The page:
mute, in music, device designed to diminish uniformly the loudness of a musical instrument. For example, a trumpet mute is cone-shaped and fits into the instrument's bell, and a violin mute is a wooden or rubber clamp that can be attached to the bridge.
For "deafness", see hearing impairment. For "Deaf" as a cultural term, see Deaf culture. For "inability to speak", see muteness.

Deaf-mute was a term historically used by hearing people to identify a person who was deaf and could not speak. In the past "deaf-mute" was socially acceptable, usually to describe deaf people who use a signed language, but is now considered offensive (similar to the way that "colored" was once used to describe African Americans but is now looked upon as derogatory). The preferred term today is simply "deaf. The term "deaf-mute" first appears in the Code of Hammurabi, an ancient set of laws from the near east, in 1700 BC. It is also referenced in ancient Greek writing of the 7th century BC. It continues to be used to refer to deaf people, mainly within a historical context, to indicate deaf people who cannot speak, or have some degree of speaking ability, but choose not to speak because of the negative or unwanted attention atypical voices sometimes attract.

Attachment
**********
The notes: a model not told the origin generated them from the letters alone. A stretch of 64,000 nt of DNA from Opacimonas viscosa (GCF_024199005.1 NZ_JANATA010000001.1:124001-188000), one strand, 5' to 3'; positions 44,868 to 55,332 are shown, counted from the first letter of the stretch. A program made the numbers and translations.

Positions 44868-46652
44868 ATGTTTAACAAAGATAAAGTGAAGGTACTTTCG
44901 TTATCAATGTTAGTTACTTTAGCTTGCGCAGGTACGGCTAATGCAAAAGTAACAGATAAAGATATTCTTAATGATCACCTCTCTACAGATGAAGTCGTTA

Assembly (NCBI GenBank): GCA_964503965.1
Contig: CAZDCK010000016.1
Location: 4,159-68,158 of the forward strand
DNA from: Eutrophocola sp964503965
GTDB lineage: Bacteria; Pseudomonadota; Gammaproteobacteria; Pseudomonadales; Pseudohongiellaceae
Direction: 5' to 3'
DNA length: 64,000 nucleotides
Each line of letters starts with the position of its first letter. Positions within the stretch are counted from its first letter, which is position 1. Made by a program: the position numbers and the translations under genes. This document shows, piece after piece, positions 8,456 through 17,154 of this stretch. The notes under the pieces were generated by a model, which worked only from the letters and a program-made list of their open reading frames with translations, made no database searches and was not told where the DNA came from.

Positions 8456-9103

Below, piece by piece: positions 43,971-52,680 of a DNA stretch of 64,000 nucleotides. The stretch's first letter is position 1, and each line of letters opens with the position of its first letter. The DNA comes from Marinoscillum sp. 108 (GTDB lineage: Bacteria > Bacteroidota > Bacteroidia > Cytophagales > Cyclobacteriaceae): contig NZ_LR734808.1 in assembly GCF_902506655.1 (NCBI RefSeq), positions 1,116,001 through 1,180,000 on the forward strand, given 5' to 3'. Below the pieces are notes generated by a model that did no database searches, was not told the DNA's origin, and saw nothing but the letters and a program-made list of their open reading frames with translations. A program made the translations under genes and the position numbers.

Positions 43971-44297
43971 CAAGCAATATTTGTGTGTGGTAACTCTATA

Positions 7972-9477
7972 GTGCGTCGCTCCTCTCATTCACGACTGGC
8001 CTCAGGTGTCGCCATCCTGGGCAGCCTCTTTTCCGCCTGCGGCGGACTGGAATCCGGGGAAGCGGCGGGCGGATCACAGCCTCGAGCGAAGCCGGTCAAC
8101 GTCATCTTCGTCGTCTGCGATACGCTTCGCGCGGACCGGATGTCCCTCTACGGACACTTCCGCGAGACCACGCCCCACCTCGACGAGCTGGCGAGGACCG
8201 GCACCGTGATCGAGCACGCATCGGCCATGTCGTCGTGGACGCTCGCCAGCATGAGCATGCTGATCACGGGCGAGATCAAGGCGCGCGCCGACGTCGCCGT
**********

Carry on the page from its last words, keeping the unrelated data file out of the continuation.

Additionally, it is sometimes used to refer to other hearing people in jest, to chide, or to invoke an image of someone who refuses to employ common sense or who is unreliable. "Deaf and dumb," "semi-deaf" and "semi-mute" are other historic references to deaf people. Of these latter examples, only "deaf and dumb" prevails as a reference.

There are connotations of insensitivity to deaf people concerning these terms of reference and for this reason the prevailing terms are generally looked upon as insulting, inaccurate or socially and politically incorrect. From antiquity (as noted in the Code of Hammurabi) until recent (and less enlightened) times , the terms "deaf-mute" and "deaf and dumb" were even considered analogous to "idiot" by some hearing people.

In Europe and western society, most deaf people are taught to speak with varying outcomes of ability or degrees of fluency. The simple identity of "deaf" has been embraced by the community of signing deaf people since the foundations of public deaf education in the 18th century and remains the preferred term of reference or identity for many years.

Deaf-muteness in art and literature

The phrase is used in The Catcher in the Rye to indicate someone who does not speak his mind, and hears nothing, in effect becoming isolated from the world.

Chief Bromden, in One Flew Over the Cuckoo's Nest, is believed by all to be deaf-mute, but in fact he can hear and speak; he does not let anyone know this because, as he grew up, he was not spoken to (making him "deaf") and ignored (making him "mute").

In the film Babel, the character Chieko Wataya, played by Rinko Kikuchi, is a deaf teenaged girl who is referred to several times in the English subtitles as being a deaf-mute (although it is unclear how accurately the subtitles translate the Japanese reference to the deaf character).

The character Singer in the novel The Heart Is a Lonely Hunter, written in 1940, is referred to as a deaf-mute multiple times.


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